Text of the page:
SALT LAKE CITY — Utahns grappling with pandemic induced unemployment could see some small relief in the coming week.
The Federal Emergency Management Agency will issue up $44 billion nationwide in Lost Wage Assistance grants so states can afford to issue an additional unemployment benefits to those who have lost their jobs because of the pandemic.
In Utah, the unemployment assistance will be $300 a week, for up to three weeks and “in addition to their weekly unemployment benefit,” according to the Utah Department of Workforce Services. But not all unemployed Utahns are eligible.
Utahns who received unemployment assistance during the three-week period of July 26 through Aug. 15 and are at least partially unemployed because of the pandemic are eligible for the federal grant program.
In a memo issued by Workforce Services on Aug. 17, the retroactive issuance of the lost wage assistance was expected to take four weeks, meaning funds could make their way to unemployed Utahns by next week.
Last week, the U.S. Department of Labor announced that nationwide unemployment rate had fallen to 8.4% last month. Although the August data reflect a continued improvement of America’s workforce, the rate of unemployment is still much higher than February’s pre-pandemic 3.5%.
In July, the most recent data published by Utah’s Workforce Services, the state’s seasonally adjusted unemployment was 4.5%.
“July’s employment assessment is a third consecutive month of Utah employment improvement,” Mark Knold, chief economist at Workforce Services, said in a statement last month. “While the pace of job gains moderated a bit compared to the prior two months, the Utah economy is rebounding with vigor.”
Unemployed Utahns currently not receiving traditional assistance can apply at the state’s Unemployment Insurance Claim Filing website.
Workers in the “gig economy,” those who are self-employed or do not otherwise qualify for traditional unemployment benefits, but have lost income because of the coronavirus can apply for assistance here: Pandemic Unemployment Assistance.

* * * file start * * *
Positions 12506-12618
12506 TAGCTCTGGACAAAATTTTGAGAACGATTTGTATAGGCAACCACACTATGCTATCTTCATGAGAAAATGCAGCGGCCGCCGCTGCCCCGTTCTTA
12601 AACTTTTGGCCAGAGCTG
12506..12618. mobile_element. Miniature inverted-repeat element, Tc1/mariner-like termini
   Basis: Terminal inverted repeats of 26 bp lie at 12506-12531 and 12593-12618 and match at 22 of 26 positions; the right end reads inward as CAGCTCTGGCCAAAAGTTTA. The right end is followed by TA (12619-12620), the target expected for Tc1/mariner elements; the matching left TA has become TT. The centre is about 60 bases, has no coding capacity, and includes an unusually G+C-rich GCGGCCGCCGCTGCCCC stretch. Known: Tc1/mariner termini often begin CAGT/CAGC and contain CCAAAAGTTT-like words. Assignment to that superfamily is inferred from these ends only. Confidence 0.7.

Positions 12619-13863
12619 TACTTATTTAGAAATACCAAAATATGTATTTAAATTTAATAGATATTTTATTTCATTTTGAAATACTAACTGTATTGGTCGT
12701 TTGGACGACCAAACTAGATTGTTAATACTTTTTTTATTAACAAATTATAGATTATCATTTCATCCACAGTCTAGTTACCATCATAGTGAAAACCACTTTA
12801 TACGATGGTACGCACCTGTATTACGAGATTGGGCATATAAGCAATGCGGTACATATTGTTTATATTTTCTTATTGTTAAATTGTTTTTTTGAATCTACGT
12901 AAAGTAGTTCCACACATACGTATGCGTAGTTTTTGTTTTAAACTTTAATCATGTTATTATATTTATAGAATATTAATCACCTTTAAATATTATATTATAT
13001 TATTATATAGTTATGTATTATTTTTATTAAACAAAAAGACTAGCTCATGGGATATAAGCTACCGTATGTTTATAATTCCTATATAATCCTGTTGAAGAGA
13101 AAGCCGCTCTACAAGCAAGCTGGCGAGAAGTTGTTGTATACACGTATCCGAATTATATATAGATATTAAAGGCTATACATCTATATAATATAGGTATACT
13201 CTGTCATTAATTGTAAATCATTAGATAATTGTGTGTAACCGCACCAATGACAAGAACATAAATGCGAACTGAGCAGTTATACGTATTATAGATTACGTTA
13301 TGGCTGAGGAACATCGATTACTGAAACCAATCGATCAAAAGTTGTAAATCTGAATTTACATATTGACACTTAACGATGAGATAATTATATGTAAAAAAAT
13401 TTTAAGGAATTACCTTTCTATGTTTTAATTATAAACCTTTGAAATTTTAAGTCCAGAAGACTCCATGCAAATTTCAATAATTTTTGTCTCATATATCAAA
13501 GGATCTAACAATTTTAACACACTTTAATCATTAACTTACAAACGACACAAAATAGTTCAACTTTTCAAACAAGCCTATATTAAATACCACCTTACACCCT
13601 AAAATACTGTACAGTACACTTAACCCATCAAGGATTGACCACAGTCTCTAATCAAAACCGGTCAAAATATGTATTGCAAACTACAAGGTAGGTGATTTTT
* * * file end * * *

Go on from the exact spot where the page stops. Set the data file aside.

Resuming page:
On Tuesday, Senate Majority Leader Mitch McConnell, R-Ky., introduced a “targeted” pandemic relief bill that would be voted on in the Republican-controlled Senate this week.
The bill focuses on the “very most urgent healthcare, education, and economic issues,” McConnell said in a statement. “I will be moving immediately today to set up a floor vote as soon as this week.”
The Senate bill costs around $500 billion — significantly smaller than $3 trillion HEROES Act that passed the House in May — and is not expected to survive the Democratic-led House, The Washington Post reported.
The bill also earmarks funding for the U.S. Postal Service — which is expected to play a large role in this November’s elections because of the increase of mail-in ballots — and would provide some pandemic liability protections for business.
In early August, McConnell called the HEROES Act a “massive far-left wish list.” The giant relief package includes a second round of economic stimulus checks, like the $1,200 many individuals received from the first aid package.
“Senate Republicans appear dead-set on another bill which doesn’t come close to addressing the problems and is headed nowhere,” Speaker of the House Nancy Pelosi, D-NY., and Senate Minority Leader Chuck Schumer, D-NY, said in a joint statement Tuesday.
“This emaciated bill is only intended to help vulnerable Republican Senators by giving them a ‘check the box’ vote to maintain the appearance that they’re not held hostage by their extreme right-wing that doesn’t want to spend a nickel to help people,” they added.
President Donald Trump has previously said he would support another coronavirus response bill that would include a second round of stimulus checks to Americans.
Congress returned from their August recess this week.